Mar 21, 2007
By: Alvaro Fernandez
Fun article in the Washington Post: Aging Japanese Keep Their Minds Moving
- “part of a broad range of mental acuity products that are all the rage in Japan: books, toys, food and other things, sold with the pledge that they can reenergize aging brains.”
- “Analysts said the current brain-training trend began in 2004 and 2005 when video games such as Sega Toys Co.’s Brain Trainer and Nintendo Co.’s Brain Age became smash hits. Since its launch, Brain Age for Nintendo’s DS console has sold 6.7 million copies around the world, including 3.4 million in Japan.”
We were fortunate to interview a Japanese expert on this trend a few months ago. In Brain Training and “Brain-ism” in Japan, we can learn a lot, such as
- “To see the activities inside the brain was fresh for people, but the methodology and logic was not reviewed by any scientific publication. It was published by a company that provides a franchised chain of learning classes. The company maintained books at bookstores to create a boom and was very successful. Then they came up with adult version of training book, and sold more than 2 million. Adults and senior people were seriously did addition and subtraction of 1 digit numbers for countless times believing it will maintain and even enhance their brainpower.”
We will be reading more and more articles like that-which is good news for a nascent field. And we are happy about the success of Nintendo Brain Age, since people are coming to see how powerful computers can be to provide good brain exercise. Now, we would recommend anyone considering such programs to always ask the questions:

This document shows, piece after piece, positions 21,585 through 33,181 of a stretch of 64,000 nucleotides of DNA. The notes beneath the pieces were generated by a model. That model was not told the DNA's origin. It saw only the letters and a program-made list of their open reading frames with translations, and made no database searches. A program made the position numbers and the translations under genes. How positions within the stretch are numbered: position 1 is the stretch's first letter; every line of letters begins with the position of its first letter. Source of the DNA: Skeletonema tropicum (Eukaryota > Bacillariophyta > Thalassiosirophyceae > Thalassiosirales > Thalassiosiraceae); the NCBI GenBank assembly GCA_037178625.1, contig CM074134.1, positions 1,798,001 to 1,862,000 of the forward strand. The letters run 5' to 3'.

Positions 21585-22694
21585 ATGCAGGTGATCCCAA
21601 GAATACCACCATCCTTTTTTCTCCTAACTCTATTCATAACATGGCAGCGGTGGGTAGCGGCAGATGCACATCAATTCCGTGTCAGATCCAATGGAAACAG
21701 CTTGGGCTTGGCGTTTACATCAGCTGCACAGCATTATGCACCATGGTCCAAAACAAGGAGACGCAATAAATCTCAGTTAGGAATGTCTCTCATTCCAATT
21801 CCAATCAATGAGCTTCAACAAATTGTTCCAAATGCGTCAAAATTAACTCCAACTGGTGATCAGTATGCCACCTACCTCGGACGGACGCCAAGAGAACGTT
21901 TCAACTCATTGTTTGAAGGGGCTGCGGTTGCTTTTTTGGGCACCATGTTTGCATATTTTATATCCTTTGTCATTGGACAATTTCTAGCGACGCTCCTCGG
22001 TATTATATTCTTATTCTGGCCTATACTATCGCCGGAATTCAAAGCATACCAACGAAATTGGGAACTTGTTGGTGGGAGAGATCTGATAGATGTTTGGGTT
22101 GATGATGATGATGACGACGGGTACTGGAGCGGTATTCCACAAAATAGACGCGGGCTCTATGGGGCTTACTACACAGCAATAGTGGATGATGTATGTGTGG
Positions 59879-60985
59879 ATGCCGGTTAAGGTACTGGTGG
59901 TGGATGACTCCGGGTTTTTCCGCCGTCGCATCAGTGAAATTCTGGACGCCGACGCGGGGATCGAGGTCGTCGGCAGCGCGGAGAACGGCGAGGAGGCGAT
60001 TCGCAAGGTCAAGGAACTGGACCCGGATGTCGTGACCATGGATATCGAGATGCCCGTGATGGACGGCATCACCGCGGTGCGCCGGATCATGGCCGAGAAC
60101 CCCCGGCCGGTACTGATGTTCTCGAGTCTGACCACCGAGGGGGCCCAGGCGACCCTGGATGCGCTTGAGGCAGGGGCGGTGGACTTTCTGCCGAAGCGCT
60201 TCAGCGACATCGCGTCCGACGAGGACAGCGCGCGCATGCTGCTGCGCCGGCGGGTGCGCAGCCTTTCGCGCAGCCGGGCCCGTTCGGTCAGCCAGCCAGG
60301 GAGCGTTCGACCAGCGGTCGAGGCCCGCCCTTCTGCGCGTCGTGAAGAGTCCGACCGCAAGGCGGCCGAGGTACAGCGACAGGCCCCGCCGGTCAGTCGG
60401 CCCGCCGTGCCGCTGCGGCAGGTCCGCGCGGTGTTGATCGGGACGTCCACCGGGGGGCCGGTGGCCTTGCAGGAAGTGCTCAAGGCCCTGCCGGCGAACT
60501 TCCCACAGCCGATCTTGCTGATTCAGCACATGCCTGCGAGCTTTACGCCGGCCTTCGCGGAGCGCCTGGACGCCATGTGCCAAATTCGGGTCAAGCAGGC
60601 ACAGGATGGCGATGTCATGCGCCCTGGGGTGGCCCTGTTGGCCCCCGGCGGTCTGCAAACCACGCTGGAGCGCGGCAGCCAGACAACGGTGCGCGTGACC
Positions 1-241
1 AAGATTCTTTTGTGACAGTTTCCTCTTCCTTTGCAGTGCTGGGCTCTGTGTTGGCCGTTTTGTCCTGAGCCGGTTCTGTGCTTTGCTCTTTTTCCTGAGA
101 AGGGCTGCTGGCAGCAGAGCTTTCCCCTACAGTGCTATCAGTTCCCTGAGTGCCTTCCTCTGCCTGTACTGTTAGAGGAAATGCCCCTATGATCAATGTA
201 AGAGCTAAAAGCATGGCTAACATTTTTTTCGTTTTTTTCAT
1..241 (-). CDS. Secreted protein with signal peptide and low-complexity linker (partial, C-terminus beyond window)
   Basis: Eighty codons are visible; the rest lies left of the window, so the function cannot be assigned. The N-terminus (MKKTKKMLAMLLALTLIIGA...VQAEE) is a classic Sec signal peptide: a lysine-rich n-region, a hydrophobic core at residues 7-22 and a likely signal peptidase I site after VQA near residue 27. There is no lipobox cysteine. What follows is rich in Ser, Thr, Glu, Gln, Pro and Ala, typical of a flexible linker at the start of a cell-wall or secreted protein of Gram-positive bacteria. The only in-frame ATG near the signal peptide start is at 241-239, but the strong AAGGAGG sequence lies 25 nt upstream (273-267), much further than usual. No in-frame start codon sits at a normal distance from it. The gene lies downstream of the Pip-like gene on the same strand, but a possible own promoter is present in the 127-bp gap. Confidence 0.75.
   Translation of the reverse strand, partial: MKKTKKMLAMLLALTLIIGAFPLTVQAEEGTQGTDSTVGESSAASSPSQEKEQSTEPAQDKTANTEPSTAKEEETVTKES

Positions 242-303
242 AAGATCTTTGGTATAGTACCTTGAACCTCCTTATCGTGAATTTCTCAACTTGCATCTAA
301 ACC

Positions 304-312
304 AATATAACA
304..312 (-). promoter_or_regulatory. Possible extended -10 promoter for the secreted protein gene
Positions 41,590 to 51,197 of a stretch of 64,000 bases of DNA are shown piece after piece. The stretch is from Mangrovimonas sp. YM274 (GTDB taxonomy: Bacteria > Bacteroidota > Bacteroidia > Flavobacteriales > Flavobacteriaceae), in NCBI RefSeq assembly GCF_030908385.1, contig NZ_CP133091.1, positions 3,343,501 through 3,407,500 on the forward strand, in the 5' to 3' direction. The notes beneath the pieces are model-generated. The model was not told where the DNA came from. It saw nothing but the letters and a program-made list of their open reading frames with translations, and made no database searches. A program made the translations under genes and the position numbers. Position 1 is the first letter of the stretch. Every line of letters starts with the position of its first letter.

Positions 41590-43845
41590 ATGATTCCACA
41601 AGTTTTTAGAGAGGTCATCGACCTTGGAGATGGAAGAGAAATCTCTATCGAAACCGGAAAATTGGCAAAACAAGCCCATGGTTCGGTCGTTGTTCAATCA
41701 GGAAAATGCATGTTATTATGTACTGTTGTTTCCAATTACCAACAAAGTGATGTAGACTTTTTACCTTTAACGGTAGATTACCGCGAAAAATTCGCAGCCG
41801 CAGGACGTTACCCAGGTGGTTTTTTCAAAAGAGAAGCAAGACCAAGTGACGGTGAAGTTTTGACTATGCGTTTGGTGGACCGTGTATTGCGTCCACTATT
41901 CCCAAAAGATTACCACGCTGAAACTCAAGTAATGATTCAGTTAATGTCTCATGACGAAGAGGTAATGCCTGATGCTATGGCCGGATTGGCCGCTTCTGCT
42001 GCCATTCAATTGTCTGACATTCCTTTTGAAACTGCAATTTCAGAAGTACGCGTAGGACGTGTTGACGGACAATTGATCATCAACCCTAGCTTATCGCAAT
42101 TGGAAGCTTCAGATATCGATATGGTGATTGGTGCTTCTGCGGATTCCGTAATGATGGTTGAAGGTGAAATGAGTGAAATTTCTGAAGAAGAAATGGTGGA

- What does the specific program look like: how many hours a week, how many weeks, and to accomplish what outcomes? Some programs we have seen leave it so open that it is unclear for us how users are supposed to get what benefits. When we go to the gym, and we tell the coach what our objectives are, we typically get a good structure and program to follow.
- What research has been published, or has been submitted to publication, that supports that if a person follows that precise program he or she will likely obtain those promised benefit?
- How do any benefits transfer to real life and to our cognitive abilities/ skills? by definition, by playing a game we get better at a game. Which is great in itself, because we learn something new, and it builds self-confidence. Now, how do I know that transfers into an expanded “mental muscle” or cognitive ability, that will also help me in domains outside the game itself?
You can read more details at Brain Fitness Programs, “Brain Gyms”…Explained